An Update on Cameroon: Time for a Peace Process

Paul Biya at Andrews Air Force Base in 1986.

Paul Biya at Andrews Air Force Base in 1986.

(Read my October piece on Cameroon for background on the historical roots of the country's crisis.

There is no military solution to the conflict between Paul Biya's regime in Cameroon, and the Anglophone separatists at war with it since 2017. The overwhelming, brutal, and repressive response of Biya's security forces has resulted in countless killings, hundreds of thousands displaced, and a total denial of basic services in the Anglophone regions. 

Despite the dark state of affairs, Cameroon's situation is ripe for external mediation. A return to a federal system – which would keep Yaoundé feeling secure in its sovereignty while providing Anglophones with the self-determination they deserve – should not be considered out of the question. President Biya, a reclusive man in his eighties who is serving his fifth term, said in an April statement that he is ready for a comprehensive dialogue provided that separation is not on the table. In an effort to kick off a political mediation process, Prime Minister Joseph Ngute was dispatched to the restive northwest with an open-ended mandate to discuss any subject of concern among local groups. This the first sign of potential for peace and reflects a growing anti-war sentiment on the part of the French-speaking majority, and especially the people of Northern Cameroon's Lake Chad region, who must also contend with periodic lethal raids by Boko Haram.

Yet there are no signs of an end to the violence. The government forces' crackdown has merely deepened the radicalization of the militants while providing them with a powerful propaganda tool. In addition to the regime's campaign of village-burning and systematic torture, ordinary Cameroonians are facing atrocities committed by the separatist militants, who have even been known to target schools, children, and teachers.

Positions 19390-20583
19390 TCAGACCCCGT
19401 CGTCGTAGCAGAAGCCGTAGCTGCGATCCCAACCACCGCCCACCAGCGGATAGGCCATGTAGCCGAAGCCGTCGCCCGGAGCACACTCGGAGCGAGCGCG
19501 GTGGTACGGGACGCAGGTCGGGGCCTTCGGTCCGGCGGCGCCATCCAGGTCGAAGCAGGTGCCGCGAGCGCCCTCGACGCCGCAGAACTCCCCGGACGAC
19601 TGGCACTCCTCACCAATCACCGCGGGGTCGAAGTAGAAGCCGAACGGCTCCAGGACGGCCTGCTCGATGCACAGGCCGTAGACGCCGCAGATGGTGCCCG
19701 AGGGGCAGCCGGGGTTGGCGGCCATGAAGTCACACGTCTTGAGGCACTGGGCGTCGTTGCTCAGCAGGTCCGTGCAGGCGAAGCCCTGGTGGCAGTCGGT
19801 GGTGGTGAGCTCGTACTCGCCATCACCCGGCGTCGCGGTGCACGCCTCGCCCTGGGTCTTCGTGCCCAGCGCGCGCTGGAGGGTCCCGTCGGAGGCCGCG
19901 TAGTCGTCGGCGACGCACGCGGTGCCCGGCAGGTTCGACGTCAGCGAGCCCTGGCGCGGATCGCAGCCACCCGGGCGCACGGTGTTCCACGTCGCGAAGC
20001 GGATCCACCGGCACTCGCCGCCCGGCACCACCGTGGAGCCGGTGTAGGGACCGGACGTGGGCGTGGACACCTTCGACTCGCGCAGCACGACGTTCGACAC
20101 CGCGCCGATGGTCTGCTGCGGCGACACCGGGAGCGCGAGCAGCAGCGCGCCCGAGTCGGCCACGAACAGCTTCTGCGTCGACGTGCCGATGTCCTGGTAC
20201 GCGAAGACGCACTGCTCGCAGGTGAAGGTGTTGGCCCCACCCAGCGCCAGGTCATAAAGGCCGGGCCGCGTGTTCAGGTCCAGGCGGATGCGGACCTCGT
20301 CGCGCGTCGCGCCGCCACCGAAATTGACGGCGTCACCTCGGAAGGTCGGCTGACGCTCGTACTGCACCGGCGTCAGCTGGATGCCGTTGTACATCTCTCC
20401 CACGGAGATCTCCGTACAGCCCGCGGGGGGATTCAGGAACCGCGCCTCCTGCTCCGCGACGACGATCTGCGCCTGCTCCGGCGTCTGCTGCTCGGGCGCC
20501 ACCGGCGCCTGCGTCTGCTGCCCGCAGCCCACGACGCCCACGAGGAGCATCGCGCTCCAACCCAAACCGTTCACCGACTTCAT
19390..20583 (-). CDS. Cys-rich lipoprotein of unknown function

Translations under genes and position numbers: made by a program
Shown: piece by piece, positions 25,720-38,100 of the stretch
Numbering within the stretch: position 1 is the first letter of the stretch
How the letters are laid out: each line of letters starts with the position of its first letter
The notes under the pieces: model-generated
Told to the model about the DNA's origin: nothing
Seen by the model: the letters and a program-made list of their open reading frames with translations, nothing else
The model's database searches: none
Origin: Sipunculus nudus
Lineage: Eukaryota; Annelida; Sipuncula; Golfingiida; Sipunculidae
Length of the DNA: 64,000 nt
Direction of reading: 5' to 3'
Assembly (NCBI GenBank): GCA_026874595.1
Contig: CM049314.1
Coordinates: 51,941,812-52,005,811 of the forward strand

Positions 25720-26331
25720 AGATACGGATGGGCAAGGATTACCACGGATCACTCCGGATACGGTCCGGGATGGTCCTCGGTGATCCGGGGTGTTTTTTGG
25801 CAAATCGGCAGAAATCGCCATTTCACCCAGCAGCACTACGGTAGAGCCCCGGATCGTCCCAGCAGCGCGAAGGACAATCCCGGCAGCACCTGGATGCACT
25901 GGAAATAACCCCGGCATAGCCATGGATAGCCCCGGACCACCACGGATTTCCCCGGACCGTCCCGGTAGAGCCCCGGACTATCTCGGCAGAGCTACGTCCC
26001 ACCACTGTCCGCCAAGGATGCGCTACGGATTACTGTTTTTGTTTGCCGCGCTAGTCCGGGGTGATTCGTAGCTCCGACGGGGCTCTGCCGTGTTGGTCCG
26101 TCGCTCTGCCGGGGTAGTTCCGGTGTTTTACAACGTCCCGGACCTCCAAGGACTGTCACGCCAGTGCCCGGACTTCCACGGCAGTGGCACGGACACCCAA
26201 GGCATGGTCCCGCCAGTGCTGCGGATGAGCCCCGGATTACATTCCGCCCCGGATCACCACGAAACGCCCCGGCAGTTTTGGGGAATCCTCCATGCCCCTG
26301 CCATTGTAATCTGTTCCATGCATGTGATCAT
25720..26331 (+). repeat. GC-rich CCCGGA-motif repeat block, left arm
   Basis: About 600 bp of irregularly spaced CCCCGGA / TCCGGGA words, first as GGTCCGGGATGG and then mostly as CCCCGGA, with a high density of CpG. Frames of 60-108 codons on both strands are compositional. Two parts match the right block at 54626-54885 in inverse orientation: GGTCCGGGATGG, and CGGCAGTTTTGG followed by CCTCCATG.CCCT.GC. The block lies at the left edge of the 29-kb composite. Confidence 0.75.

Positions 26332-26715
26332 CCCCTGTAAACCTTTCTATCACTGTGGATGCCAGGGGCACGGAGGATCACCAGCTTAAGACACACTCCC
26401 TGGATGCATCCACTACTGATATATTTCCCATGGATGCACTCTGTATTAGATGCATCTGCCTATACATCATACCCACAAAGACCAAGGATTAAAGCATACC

The United States enjoys a great deal of respect among Cameroon's people, and U.S. Assistant Secretary of State Tibor Nagy is in an excellent position to offer U.S. mediation. The dialogue process could be led by a former AFRICOM commander, or former Ambassador to the region, under his close supervision. 

The West Wing would do well to pay close attention to the situation in Cameroon. Former diplomats have warned that the situation between Israel and Palestine is unlikely to be resolved during President Trump's tenure and with his strategies. But ending the conflict in Cameroon is within this administration's grasp. Leading this peace process would do far more to improve our regional partnerships and relative position in "great power competition" than an aggressive anti-China and anti-Russia campaign on the continent – especially if it is a success.